Documentation

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Localization

You can use this module to Localize your app, and access the locale data on the native device. Using the popular library i18n-js with expo-localization will enable you to create a very accessible experience for users.

import React from 'react';
import { Text } from 'react-native';
import { Localization } from 'expo-localization';
import i18n from 'i18n-js';
const en = {
  foo: 'Foo',
  bar: 'Bar {{someValue}}',
};
const fr = {
  foo: 'como telle fous',
  bar: 'chatouiller {{someValue}}',
};

i18n.fallbacks = true;
i18n.translations = { fr, en };
i18n.locale = Localization.locale;
export default class LitView extends React.Component {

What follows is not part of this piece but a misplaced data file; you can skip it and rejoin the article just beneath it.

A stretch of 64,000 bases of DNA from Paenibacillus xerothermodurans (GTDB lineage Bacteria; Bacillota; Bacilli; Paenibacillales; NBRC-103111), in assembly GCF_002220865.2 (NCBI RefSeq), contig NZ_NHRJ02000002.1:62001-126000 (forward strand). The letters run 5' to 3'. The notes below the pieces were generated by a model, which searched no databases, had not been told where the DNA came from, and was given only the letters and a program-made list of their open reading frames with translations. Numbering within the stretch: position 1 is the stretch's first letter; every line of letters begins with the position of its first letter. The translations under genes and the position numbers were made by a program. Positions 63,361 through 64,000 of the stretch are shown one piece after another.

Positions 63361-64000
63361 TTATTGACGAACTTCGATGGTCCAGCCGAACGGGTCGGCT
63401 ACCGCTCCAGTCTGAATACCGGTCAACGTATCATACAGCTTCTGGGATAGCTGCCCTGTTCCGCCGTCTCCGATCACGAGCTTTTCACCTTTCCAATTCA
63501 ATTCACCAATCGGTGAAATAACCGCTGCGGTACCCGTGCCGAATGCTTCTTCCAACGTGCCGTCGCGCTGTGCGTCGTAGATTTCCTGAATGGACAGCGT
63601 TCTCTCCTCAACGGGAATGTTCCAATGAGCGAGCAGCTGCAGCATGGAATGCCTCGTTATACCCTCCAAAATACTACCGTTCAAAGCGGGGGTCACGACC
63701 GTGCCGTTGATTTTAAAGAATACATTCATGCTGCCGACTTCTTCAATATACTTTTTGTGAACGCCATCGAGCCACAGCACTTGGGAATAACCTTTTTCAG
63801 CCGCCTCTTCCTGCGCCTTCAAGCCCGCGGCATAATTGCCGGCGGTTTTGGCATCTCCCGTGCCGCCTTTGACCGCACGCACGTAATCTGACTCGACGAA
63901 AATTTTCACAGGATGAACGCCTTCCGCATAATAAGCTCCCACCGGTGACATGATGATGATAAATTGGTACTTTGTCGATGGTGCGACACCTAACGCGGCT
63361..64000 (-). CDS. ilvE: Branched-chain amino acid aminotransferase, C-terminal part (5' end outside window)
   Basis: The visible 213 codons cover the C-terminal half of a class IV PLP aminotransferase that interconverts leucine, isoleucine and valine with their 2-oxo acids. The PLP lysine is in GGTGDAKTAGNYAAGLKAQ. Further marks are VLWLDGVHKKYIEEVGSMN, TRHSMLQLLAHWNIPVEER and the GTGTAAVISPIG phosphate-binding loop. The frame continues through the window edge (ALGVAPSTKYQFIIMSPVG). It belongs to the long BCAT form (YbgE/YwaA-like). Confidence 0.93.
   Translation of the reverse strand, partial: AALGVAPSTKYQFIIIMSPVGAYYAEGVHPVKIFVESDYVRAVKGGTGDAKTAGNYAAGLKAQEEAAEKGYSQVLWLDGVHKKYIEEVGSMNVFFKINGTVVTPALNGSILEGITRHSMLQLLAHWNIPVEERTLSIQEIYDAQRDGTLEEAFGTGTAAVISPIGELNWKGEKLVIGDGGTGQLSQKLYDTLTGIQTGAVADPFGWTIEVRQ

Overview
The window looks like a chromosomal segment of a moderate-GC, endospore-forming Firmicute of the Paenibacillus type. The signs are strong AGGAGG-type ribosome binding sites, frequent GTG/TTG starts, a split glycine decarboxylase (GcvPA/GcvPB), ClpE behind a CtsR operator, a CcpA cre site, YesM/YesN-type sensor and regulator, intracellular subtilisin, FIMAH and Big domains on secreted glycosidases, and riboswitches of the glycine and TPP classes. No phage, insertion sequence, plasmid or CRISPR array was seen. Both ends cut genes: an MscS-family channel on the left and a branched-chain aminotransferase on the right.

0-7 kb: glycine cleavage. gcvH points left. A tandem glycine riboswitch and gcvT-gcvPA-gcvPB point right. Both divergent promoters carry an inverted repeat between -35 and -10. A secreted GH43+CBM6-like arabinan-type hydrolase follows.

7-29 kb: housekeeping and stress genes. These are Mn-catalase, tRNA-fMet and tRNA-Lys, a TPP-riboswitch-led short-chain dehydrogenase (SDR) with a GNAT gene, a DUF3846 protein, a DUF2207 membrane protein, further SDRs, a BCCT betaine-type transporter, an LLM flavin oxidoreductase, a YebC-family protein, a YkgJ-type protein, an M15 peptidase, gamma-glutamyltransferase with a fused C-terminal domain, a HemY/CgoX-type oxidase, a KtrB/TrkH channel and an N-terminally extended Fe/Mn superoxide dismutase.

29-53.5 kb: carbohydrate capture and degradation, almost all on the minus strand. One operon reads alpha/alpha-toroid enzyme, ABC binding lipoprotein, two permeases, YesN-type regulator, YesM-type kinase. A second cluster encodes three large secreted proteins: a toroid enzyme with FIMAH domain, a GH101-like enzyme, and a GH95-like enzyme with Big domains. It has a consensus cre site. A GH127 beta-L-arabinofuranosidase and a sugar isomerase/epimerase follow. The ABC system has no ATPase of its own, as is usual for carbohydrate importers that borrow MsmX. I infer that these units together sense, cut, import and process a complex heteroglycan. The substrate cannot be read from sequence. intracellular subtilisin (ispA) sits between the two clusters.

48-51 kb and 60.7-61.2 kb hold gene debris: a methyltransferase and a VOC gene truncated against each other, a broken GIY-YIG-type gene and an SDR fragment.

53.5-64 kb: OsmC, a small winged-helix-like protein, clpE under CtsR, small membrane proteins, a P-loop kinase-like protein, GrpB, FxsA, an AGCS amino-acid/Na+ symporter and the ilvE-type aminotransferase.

render() {
    return (
      <Text>
        {i18n.t('foo')} {i18n.t('bar', { someValue: Date.now() })}
      </Text>
    );
  }
}

This API is mostly synchronous and driven by constants. On iOS the constants will always be correct, on Android you should check if the locale has updated using AppState and Expo.Localization.getLocalizationAsync(). Initally the constants will be correct on both platforms, but on Android a user can change the language and return, more on this later.

Native device language, returned in standard format. ex: en-US, es-US.

List of all the native languages provided by the user settings. These are returned in the order the user defines in their native settings.

Country code for your device.

A list of all the supported ISO codes.

The current time zone in display format. ex: America/Los_Angeles

This will return true if the current language is Right-to-Left.

Android only, on iOS changing the locale settings will cause all the apps to reset.
type NativeEvent = {
  locale: string,
  locales: Array<string>,
  timezone: string,
  isoCurrencyCodes: ?Array<string>,
  country: ?string,
  isRTL: boolean,
};
Example
// When the app returns from the background on Android...

const { locale } = await Localization.getLocalizationAsync();